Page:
As a veterinary locum, there are many choices to make. What type of practice? Mixed, farm only, equine only, small animal only? What location? City, country, north, south, east, west? Doing your own on-call, or enjoying the luxury of evenings and weekends off?
These are all obvious decisions which have clear pluses and minuses, but you probably know which way you want to go. There’s another choice that often has to be made, and sometimes this is a trickier one to call: sole charge or teamwork? I’ve done both of these types of jobs myself, and there are definite pros and cons to each.
There’s no doubt that at first glance, the idea of being the only vet in charge of a clinic is daunting. Even if you have enough clinical experience to be able to deal with the case challenges that might arise, there are plenty of other issues that can come up.
I remember a classic “sole charge” post that I took on while locuming around Australia; I experienced many of the challenges of sole charge work during that two week period.
First, I never met my boss: he left the keys to his house under the front door mat and a list of instructions (and a cheque) on the kitchen table. It was in a remote Queensland town where locums were hard to come by, so one of the compromises was that as a time saver, he left town eight hours before I arrived, and we just hoped that no major crisis erupted during that small gap.
This is one of the pluses of sole charge: by its nature, it tends to be relatively quiet. You never know when it is going to get explosively busy, but on average, you can expect to have some quiet time to counter the busy times.
The second challenge is the fact that you are (obviously) in sole charge. You need to rapidly learn where everything is, and how everything is done. If you are lucky (I wasn’t, on that occasion) you will have some support staff to keep you right, and it’s a blessing if you do.
Another sole charge job that I did was the easiest job I ever had to do. It was in Hong Kong, and there was an experienced lay assistant to help me. The owners were all Chinese, and could not speak English. So when the animal came into the consult room, I quietly carried out an examination while my lay assistant discussed the history in unintelligible (to me) Cantonese. The assistant would then say to me “the dog has diarrhea; will I give him the usual treatment?”. My only task was to say “Yes” (and of course, to identify the rare creature that needed some other sort of intervention.
Back in my Queensland job, there were no other staff, so I had to navigate my way around the clinic on my own, following the handwritten instructions of my absent boss. This was interesting but stressful. (“Where could the apomorphine be?” etc)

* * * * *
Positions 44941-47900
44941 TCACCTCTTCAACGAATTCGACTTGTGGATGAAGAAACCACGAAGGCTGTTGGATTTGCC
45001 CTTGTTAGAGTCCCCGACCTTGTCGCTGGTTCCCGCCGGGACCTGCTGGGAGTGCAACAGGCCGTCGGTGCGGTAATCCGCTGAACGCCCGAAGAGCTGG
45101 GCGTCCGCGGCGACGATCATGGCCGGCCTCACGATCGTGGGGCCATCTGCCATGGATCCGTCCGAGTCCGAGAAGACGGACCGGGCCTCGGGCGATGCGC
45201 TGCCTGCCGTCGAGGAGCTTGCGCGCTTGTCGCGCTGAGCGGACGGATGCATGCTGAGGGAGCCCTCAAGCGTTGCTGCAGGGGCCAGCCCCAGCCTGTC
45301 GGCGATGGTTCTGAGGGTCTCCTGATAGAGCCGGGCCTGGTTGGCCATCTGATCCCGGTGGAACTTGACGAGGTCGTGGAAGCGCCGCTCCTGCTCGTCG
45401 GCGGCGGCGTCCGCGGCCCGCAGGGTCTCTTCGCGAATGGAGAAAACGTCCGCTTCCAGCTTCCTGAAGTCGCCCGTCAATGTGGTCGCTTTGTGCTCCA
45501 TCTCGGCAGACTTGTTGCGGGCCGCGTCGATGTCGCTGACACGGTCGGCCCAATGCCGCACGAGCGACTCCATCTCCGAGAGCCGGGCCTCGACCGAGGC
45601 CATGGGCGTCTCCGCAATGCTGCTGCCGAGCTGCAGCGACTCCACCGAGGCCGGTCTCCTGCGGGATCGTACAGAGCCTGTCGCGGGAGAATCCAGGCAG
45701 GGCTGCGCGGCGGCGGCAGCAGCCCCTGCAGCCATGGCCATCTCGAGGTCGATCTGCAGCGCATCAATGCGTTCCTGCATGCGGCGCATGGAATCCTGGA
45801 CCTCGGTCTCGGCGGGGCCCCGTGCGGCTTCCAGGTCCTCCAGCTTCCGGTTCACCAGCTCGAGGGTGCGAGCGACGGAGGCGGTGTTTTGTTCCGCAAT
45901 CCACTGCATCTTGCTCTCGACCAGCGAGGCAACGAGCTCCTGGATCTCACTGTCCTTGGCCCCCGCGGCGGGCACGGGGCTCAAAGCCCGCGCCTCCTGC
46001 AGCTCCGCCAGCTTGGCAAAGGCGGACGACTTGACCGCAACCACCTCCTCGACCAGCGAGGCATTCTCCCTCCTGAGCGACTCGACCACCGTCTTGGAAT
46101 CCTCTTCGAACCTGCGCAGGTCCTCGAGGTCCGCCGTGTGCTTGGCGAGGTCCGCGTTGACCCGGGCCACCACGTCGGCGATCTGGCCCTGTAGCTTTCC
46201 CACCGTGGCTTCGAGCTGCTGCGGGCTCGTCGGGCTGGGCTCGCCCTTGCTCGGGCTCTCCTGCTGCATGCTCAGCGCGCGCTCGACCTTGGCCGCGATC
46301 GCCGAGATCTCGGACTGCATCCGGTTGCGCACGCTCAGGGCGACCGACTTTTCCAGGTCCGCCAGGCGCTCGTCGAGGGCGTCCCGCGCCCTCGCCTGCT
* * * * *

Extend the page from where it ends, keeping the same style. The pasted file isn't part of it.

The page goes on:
The third challenge is that, due to the random nature of the veterinary caseload, if you are in sole charge there is a risk that you may have some complex situation that is close to the edge of your zone of competence. For me, in Queensland, that meant a call out to a horse 100 miles away that had suffered a ten-inch laceration to the underside of its throat. I had to drive out, over corrugated dirt tracks, for over two hours, and then had to administer a general anaesthetic using drugs that I had never had to use before. The outcome was excellent but the stress at the time was immense (they went on to name the horse after my wife who had accompanied me, and she was never sure if this was a compliment or an insult).
The experience of sole charge, on balance, was deeply rewarding: it was like a challenge that was confronted and overcome, with all of the attendant relief and post-stress celebrations afterwards.
The second type of job – teamwork – presents different challenges. There is less obvious stress because there are other responsible people who you can call on if you feel out of your depth in any way. You can learn from others about new ways of doing things; I have learnt more during a good team-based locum than at many veterinary conferences. But the downside is that you need to slot into a team smoothly, without upsetting anyone. This is not usually a problem, but there’s plenty of potential for discord.
The classic example that I recall is when I was a locum in a mixed practice where there were two senior partners, and myself. The problem was that the partners seemed to despise each other to the extent that they refused even to talk. So on one occasion, one partner came into the office, and said to the secretary: “Tell him he’s left his car headlights on”. Meanwhile, the other partner was sitting right beside the secretary, hearing every word. He replied, to the secretary “Tell him to mind his own business”. It was a tense fortnight, while I tried to keep both partners happy without upsetting the other.
Human nature dictates that poor relationships like this – or less extreme versions – are common enough. As a passer-by, your job is to somehow muddle through, trying to steer a middle path and aiming to avoid any altercations.
The positive side of working in a team is that many teams work well together, and you can find yourself with an instant social life after work, as well as being part of a smooth running outfit in the daytime. You do need to play a diplomatic game in the off-duty role as well as when you are working, but at best, this type of job can be an opportunity to make new friends.
Sole charge or teamwork? Both can be great, and both can be stressful. The best answer as a locum? Do some of one, and some of the other. A mix of practice types is probably the best way to keep you on your toes, stressed enough to be engaged without being so stressed that you burn out over the summer.